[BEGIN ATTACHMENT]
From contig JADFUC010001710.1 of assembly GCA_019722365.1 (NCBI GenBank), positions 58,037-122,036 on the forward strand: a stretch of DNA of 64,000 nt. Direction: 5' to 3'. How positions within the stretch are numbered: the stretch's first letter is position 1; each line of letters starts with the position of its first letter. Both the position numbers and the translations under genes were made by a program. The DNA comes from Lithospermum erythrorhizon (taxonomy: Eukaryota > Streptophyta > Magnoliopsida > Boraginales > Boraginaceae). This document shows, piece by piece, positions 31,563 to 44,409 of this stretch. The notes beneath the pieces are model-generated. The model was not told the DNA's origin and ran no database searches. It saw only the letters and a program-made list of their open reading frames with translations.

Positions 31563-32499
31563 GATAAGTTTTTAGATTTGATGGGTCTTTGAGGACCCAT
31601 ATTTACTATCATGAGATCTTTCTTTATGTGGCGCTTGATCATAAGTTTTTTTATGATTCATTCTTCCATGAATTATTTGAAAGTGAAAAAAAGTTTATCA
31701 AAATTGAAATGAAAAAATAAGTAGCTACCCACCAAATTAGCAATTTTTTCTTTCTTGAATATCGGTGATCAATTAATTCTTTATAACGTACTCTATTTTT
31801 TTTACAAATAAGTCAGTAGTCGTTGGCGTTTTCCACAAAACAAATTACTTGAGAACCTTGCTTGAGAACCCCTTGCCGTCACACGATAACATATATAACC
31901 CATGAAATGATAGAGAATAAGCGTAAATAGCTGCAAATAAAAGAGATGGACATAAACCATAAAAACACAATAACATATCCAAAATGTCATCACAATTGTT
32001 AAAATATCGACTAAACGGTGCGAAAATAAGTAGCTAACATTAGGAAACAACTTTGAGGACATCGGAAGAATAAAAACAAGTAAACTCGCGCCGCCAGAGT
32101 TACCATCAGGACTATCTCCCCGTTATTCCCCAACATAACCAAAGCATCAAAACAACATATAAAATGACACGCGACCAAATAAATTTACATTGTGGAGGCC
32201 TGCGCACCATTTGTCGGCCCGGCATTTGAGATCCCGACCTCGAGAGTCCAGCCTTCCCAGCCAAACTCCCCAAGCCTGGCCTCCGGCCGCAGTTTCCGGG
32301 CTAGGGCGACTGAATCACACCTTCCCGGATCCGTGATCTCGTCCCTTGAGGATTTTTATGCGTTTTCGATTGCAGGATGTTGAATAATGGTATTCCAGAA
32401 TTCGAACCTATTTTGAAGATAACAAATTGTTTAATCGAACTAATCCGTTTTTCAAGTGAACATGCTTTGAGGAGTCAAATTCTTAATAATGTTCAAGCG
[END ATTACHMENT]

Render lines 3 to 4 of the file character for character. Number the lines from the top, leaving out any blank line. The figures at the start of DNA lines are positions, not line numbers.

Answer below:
31563 GATAAGTTTTTAGATTTGATGGGTCTTTGAGGACCCAT
31601 ATTTACTATCATGAGATCTTTCTTTATGTGGCGCTTGATCATAAGTTTTTTTATGATTCATTCTTCCATGAATTATTTGAAAGTGAAAAAAAGTTTATCA